What happens is it’s taking the deal from you and you don’t even know it. People don’t realize it. They don’t know because there are so much businesses and abundance for everyone, so people can ignore it. As soon as markets slow down a little bit, you start to notice, “I’m losing a deal or two here. I’m losing a conversation. I’m losing some of that on the real estate and the mortgage side. What am I going to do about that?” If you look at traffic to sites like Zillow and Quicken’s volume, it has exploded. We can talk all day about how Quicken is a terrible lender. I hear mortgage people talk about this all the time that they’re the worst. You’re getting some guy in the call center, but it doesn’t change the fact that the consumer is choosing them more than they’re choosing us.

BCS 28 | Variable Of Success

Variable Of Success: It’s important for people in the real estate industry not to listen to anecdotal advice. Let’s look at real data.


That may be wrong, but it’s up to us to educate them, “This is the difference between a local expert lender or a local expert realtor versus going to Zillow. Here’s what you get by dealing with someone on the ground with expertise who understands. It’s going to give you a high level of service.” We can’t blame the consumer for choosing when we didn’t do our part. Quicken and Zillow are doing their part. They’re blasting the consumer at scale. We can compete. We just have to tell our story well.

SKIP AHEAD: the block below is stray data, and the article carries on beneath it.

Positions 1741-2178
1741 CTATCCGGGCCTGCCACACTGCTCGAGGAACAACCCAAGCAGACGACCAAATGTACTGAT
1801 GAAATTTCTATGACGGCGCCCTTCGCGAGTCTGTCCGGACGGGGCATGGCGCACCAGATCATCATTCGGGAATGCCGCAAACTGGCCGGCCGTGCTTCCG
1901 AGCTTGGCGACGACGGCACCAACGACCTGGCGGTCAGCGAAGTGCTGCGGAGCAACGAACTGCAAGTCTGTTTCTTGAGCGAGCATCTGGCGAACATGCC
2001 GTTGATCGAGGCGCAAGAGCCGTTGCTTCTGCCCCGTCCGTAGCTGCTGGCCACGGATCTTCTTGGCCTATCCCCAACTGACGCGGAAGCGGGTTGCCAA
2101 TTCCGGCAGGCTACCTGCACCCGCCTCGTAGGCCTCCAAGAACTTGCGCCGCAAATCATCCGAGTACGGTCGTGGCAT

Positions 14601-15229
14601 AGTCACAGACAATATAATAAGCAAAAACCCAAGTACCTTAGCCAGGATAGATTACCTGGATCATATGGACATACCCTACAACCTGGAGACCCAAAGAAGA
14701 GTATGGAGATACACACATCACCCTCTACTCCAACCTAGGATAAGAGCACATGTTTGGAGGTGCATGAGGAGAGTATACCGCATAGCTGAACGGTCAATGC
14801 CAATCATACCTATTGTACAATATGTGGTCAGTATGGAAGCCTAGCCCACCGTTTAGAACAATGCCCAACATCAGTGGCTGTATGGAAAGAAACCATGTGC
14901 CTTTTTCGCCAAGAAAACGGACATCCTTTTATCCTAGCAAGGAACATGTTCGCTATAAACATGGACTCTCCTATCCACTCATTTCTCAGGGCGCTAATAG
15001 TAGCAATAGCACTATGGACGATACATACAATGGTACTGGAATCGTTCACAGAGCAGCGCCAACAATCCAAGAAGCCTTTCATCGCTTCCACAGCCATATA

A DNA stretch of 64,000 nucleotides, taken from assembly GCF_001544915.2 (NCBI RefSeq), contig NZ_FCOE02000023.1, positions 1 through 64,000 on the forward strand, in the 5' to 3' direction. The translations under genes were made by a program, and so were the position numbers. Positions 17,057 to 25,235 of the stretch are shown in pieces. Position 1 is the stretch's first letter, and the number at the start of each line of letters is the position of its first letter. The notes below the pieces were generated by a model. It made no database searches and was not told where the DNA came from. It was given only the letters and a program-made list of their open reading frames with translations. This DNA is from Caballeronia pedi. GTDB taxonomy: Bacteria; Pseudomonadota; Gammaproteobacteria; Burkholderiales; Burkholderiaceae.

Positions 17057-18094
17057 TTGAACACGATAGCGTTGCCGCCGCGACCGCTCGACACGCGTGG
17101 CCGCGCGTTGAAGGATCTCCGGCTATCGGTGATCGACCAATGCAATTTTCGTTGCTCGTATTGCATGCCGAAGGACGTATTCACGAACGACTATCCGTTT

When I first started, I didn’t realize that. I was putting out content. I was trying to compete like they do, creating ads and saying, “I’m the best. We have the best rates and services.” What I found was you can’t compete with a big brand like that if you’re doing ads. We have to look at how are we different than them and then lean into that. How are we different than these big brands? We’re different because you get my expertise, my level of service, my team’s willingness to take care of your transaction, and make it important. If you look at how many deals Quicken is handling, they’re a great company to handle an insane amount of business.